If you think about it, this farce is a familiar form of negotiation when polarization has thwarted compromise.  The real work is “outsourced” to distant polls of the remote electorate. By the time the debate seeps into public awareness it is bound to be diluted, the compelling numbers outshouted by impassioned demands.  The crucial insight is that for the NRA and “the 22-year-old man,” the behavior is also passive aggression. It riffs to play along with polite negotiations, but the real argument is the threat of orchestrated retaliation by NRA supporters and election ad “war chests.”

If you’re being terrorized by a gunman in the toilet paper aisle of your supermarket, it’s not wise to confuse a “debate” with the passive fog of war.

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1. “It’s time for more fun with guns from the great state of Virginia! Shoppers at a Kroger supermarket in Charlottesville got a bit of a scare yesterday evening when a 22-year-old man walked into the store toting a loaded AR-15 rifle. Sounds frightening, and it was for some customers who ran out of the store upon seeing a large, semi-automatic gun similar to the one used by Newtown, Conn. shooter Adam Lanza in their grocery aisles. Take it away, Daily Progress:

Charlottesville police Lt. Ronnie Roberts said the man did not break any laws. Since he legally owned the rifle and it was not concealed, he was within his rights, Roberts said. Virginia requires a permit to carry a concealed weapon, but has no such restriction on guns in plain view. According to police, the man originally entered the store unarmed, then went back to his car and retrieved his rifle. He then walked back into the store briefly before leaving again.

So, basically, it’s totally legal to carry whatever size gun you want anywhere in Virginia, so long as you have a permit. At least the supermarket managers were able to take some meaningful action. The gunman received a lifetime ban from the Kroger, according to The Daily Progress.”

James Holmes, who is accused of killing 12 people and wounding 58 at a Colorado movie theater on July 20, also allegedly used an AR-15. (kf)

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Flu Shot Resistance – A Symptom of Death Denial?

February 14, 2013
TDF Guest Scott Murray

TDF Guest Scott Murray

Cornell psychologist Thomas Gilovich has made a career out of studying the cognitive processes that sustain dubious beliefs. There is something about flu season that makes me wish I could combine his work with that of Becker and enlist their aid in a cultural intervention. It seems there is a robust resistance to influenza vaccination despite the potential risks of the flu – a subject rife with extensions into Gilovich’s work. If the flu is so dangerous, what dubious beliefs inspire resistance to vaccination? And a glance at Beckerian thought might raise the question of why the fear of death wouldn’t drive more people to get vaccinated. But a deeper understanding of what death denial actually entails helps inform us why many resist the shot.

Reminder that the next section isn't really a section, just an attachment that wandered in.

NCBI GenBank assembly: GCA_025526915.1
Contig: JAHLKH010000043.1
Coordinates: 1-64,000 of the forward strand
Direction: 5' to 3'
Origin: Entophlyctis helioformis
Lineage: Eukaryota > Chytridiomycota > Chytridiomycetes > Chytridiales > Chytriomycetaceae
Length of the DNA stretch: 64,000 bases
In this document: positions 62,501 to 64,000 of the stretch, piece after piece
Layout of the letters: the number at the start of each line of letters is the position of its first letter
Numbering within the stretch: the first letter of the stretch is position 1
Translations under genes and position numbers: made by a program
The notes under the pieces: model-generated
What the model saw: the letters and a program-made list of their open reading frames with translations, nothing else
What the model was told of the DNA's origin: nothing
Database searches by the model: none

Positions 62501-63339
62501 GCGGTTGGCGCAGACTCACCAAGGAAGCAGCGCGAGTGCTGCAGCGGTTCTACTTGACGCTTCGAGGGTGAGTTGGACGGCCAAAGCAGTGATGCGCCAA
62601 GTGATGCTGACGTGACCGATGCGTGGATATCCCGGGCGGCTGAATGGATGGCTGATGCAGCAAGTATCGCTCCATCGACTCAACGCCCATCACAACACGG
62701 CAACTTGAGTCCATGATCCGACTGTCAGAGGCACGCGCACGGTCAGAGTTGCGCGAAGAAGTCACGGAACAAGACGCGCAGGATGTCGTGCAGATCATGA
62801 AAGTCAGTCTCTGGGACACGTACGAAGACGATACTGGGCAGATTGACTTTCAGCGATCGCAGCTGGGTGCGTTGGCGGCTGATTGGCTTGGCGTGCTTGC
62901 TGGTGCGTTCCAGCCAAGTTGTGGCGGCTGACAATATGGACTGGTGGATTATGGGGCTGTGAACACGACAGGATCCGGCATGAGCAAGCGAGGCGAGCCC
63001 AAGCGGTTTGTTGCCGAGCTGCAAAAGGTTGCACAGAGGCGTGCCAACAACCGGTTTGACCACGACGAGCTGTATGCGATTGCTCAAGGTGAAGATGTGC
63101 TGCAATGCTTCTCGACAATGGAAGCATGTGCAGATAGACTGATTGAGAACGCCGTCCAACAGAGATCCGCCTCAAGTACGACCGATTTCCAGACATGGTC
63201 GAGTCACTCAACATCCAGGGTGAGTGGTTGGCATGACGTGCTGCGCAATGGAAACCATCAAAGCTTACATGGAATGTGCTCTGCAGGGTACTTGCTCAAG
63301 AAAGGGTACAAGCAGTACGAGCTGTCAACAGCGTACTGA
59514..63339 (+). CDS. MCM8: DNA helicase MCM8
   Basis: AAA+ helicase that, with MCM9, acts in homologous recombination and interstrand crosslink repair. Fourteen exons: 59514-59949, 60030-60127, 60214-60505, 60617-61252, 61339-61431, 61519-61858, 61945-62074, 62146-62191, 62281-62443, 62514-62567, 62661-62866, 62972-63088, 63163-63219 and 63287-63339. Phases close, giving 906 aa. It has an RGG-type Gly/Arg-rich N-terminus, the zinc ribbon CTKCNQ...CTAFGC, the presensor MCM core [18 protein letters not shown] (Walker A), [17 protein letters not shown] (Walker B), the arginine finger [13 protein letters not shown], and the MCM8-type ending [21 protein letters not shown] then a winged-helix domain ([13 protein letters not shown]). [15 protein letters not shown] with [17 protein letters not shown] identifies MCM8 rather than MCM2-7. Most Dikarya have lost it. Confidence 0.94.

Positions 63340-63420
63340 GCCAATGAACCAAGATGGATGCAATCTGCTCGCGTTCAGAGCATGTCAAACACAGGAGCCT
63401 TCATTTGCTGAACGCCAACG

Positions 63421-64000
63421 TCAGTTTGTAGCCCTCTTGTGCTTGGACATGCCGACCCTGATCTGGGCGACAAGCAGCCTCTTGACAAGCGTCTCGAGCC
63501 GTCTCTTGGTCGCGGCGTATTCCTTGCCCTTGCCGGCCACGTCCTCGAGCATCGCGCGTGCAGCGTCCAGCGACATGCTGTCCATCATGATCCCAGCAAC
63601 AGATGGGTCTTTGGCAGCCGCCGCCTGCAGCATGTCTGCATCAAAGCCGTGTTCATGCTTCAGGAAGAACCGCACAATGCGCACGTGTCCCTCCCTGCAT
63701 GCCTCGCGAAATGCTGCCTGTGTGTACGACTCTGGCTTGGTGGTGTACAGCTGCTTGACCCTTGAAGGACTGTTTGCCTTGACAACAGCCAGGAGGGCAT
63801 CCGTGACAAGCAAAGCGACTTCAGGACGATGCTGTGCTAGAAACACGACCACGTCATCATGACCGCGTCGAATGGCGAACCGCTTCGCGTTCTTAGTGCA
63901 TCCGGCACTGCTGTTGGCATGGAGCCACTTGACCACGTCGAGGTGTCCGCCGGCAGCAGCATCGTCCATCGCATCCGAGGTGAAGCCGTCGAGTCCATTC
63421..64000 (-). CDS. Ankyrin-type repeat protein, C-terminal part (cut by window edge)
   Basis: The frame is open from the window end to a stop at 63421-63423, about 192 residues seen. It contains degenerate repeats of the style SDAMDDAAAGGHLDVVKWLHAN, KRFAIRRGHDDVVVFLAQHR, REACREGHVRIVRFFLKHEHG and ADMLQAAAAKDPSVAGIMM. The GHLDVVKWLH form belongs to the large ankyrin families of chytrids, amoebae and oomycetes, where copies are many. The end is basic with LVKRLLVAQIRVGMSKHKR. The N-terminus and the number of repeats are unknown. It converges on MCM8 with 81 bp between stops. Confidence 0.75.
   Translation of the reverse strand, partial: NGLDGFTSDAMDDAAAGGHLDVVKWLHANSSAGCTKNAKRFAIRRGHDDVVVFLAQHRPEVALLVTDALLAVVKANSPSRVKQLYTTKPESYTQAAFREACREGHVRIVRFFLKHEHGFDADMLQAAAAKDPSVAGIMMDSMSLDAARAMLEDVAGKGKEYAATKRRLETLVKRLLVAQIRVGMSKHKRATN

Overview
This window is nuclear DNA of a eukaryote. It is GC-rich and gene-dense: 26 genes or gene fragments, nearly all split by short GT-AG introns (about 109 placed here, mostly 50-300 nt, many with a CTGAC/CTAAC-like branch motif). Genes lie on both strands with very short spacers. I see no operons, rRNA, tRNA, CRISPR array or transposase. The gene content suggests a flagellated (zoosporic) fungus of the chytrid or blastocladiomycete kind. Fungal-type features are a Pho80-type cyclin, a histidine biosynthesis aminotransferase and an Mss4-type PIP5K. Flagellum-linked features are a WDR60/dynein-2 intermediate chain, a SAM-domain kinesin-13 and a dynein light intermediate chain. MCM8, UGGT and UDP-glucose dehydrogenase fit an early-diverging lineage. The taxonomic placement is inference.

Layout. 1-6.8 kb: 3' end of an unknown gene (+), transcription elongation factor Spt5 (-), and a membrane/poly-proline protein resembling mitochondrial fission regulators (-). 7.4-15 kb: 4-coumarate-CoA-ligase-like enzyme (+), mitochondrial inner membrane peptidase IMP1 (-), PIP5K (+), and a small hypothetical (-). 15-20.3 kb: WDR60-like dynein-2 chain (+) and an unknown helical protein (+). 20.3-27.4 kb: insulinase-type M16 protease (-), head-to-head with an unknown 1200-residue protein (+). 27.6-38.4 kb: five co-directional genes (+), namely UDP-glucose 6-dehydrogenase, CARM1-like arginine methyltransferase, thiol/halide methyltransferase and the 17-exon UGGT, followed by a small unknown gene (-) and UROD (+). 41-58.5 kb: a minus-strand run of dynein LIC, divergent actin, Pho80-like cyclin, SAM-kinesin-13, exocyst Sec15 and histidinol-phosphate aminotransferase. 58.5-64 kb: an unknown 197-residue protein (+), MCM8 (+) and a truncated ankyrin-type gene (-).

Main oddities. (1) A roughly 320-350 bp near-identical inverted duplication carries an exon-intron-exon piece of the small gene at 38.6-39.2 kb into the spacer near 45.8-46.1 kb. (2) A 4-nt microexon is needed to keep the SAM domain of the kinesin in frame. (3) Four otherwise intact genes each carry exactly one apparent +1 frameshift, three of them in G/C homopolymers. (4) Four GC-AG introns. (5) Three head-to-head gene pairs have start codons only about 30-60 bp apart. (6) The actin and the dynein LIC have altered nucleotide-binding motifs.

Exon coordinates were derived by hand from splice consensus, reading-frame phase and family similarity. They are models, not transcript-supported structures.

We’ve had rather mild flu seasons the last year or so (http://news.yahoo.com/why-years-flu-season-bad-173457272.html), but as statistics readily predict, occasionally influenza strains are more potent and many cases of serious flu infection can occur. The cost in dollars – and lives – can be quite serious. So why do some resist influenza vaccination?

Certainly the media, with its drive to fill air time and sell stories that attract attention, is part of the problem. Flu hype sends millions scrambling for a vaccination each year – but the media is known for its hyperbole, slanted use of facts, and even fear-mongering. It’s no wonder, then, that many cautious, critical individuals would see reports of this year’s raging epidemic and dismiss the need for a flu shot. But as Gilovich is insistent in pointing out, we tend to be most critical of that information which does not agree with the beliefs we already possess. As he puts it: “when the initial evidence supports our preferences, we are generally satisfied and terminate our search; when the initial evidence is hostile … we often dig deeper.” (82) In other words, those who suspect media hype and doubt the need for a flu shot may already believe that a flu shot is unnecessary, and be looking for reasons to support this belief.

Is a distrust of the media, with their tendency to overstate or distort facts, sufficient to explain dismissal of flu season severity? Becker might disagree. Cognitive biases are in one respect no different than elbows and thumbs: they’ve evolved to serve a purpose, and where Gilovich leaves off, Becker nicely steps in. Gilovich is a laboratory psychologist, a statistician; he resists the temptation to speculate too grandly on why the human brain comes hard-wired to accept information that supports existing beliefs while remaining doubtful of information that does not. Becker’s focus on death anxiety provides a compelling furtherance of this line of questioning.